Belarusian authorities may stretch party representation in new Parliament
The Belarusian authorities have launched a media campaign in the state-run media to promote party building, which, in their opinion, could contribute to creating a favourable background in negotiations with Western capitals. Media coverage and the removal of some informal restrictions on party activities have boosted activity of political organisations in the elections. Party representation in the new parliament is likely to somewhat increase thanks to parties loyal to the authorities in order to demonstrate progress in the election process and political reforms to the EU and the US.
The Central Election Commission has registered 445 initiative groups of potential candidates, which means, current competition is 4.5 persons per seat in the parliament.
In the past twenty years, with every parliamentary campaign, political party representation only decreased: the current parliament only has 5 deputies (of 110) representing pro-governmental party organisations - the Communist Party of Belarus (3), the Republican Party of Labour and Justice (1), and the Belarusian Agrarian Party (1).
The state media has boosted coverage of party activity during the ongoing parliamentary campaign and raised the issue of strengthening the political parties’ role in the political system. Some official sources have published articles about perspectives for a new model of party life in Belarus.
Political party representatives make about one third (36%) among nominees though collecting signatures: 159 of 445 registered initiative groups. That said, the number of party nominees is likely to increase after parties hold congresses to nominate their candidates. Compared with the previous parliamentary elections, some political parties are likely to nominate twice as many candidates: Fair World - 60 (32 in 2012), and the Belarusian Popular Front - 70 (33 in 2012).
Pro-governmental political parties have stepped up their political activity too. Nine parties have nominated their representatives to local commissions, and 12 to district commissions. The most active are the Communists (the CPB) and the Republican Party of Labour and Justice, loyal to the authorities and the Fair World leftist opposition party. Previously, parties were only nominating their representatives to the election commissions and as observers.
The trend has started to change with the presidential election in 2015, when the leader of the pro-governmental Belarusian Patriotic Party was registered as a presidential candidate. The Belarusian Patriotic Party, led by former presidential candidate Ulakhovich and the Belarusian Republican Party of Labour and Justice (both loyal to the authorities) have nominated 20 (0 in 2012) and 23 (19 in 2012) candidates respectively, through party meetings.
The fact, that the Belarusian Patriotic Party has stepped up its role, is likely to reduce chances for Belaya Rus to transform into a political party. That said, during the previous ‘thaw’ in Belarusian-European relations, nomenclature attempted to seize the opportunity to strengthen its role and create a party of power. The president, however, prevented Belaya Rus from becoming a political force as he regarded it as a clear threat to his rule.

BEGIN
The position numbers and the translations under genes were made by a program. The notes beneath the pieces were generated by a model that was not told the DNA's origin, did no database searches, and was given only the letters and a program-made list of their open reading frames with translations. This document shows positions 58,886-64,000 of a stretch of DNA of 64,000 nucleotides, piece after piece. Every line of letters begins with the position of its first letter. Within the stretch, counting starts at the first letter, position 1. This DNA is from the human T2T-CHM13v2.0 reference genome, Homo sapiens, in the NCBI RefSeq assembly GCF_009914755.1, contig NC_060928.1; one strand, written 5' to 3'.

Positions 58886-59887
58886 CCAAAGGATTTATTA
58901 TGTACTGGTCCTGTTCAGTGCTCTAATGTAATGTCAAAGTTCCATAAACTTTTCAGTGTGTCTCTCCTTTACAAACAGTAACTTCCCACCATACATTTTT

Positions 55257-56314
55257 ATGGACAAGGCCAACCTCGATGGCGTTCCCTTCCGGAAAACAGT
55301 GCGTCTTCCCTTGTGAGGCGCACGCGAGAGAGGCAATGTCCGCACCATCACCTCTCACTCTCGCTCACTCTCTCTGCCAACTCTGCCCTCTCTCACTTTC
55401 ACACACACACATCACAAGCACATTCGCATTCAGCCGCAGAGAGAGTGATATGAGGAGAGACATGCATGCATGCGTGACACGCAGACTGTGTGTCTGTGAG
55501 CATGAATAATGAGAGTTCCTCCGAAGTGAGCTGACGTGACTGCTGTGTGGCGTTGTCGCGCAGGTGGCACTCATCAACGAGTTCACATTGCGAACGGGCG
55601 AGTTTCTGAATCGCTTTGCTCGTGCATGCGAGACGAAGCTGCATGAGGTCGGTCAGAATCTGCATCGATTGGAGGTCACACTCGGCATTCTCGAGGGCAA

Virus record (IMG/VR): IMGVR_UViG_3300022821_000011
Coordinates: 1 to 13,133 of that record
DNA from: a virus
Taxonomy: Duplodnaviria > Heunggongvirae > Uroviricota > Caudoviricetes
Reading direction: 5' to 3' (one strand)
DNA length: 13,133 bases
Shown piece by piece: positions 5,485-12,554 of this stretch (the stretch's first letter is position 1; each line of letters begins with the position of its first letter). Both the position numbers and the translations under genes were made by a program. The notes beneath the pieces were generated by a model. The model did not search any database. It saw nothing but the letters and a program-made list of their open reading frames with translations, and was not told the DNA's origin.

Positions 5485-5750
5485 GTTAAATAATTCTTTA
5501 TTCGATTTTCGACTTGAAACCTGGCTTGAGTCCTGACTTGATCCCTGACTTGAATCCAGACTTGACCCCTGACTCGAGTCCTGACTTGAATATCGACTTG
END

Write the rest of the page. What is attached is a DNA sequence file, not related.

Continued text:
Nevertheless, amid lingering economic recession and the lack of a consistent bail-out plan, the Belarusian nomenclature is likely to attempt to institutionalise as a political party in order to defend its vested interests. Now, the nomenclature is struggling for dwindling state resources behind-the-scenes. Sometimes the conflict spills out in the public space in the form of corruption charges against some representatives of losing nomenclature groups, or requires personal intervention of President Lukashenka.
Belarus’ senior management is likely to demonstrate progress in the election process and political reforms to the Western observers by strengthening party representation in the parliament with loyal and ‘constructive’ party representatives from the CPB, the RPLJ, the BPP and LDPB.
The Belarusian authorities regard the Catholic conference as yet another international event to promote Minsk as a global negotiating platform. Minsk’s proposal to organise a meeting between the Roman-Catholic Church and the Russian Orthodox Church is rather an image-making undertaking than a serious intention. However, the authorities could somewhat extend the opportunities for the Roman-Catholic Church in Belarus due to developing contacts with the Catholic world.
Minsk is attempting to lay out a mosaic from various international religious, political and sportive events to shape a positive image of Belarus for promoting the Helsinki 2.0 idea.
Belarus’ invitation to the head of the Holy See for a meeting with the Patriarch of the Russian Orthodox Church should be regarded as a continuation of her foreign policy efforts in shaping Minsk’s peacekeeping image and enhancing Belarus’ international weight. The Belarusian authorities are aware that their initiative is unlikely to find supporters among the leadership of the Russian Orthodox Church in Moscow. In Russia, isolationist sentiments prevail.
In addition, for domestic audiences, the authorities make up for the lack of tangible economic growth with demonstrations of growth in Minsk’s authority at international level through providing a platform for religious, sportive and other dialogues.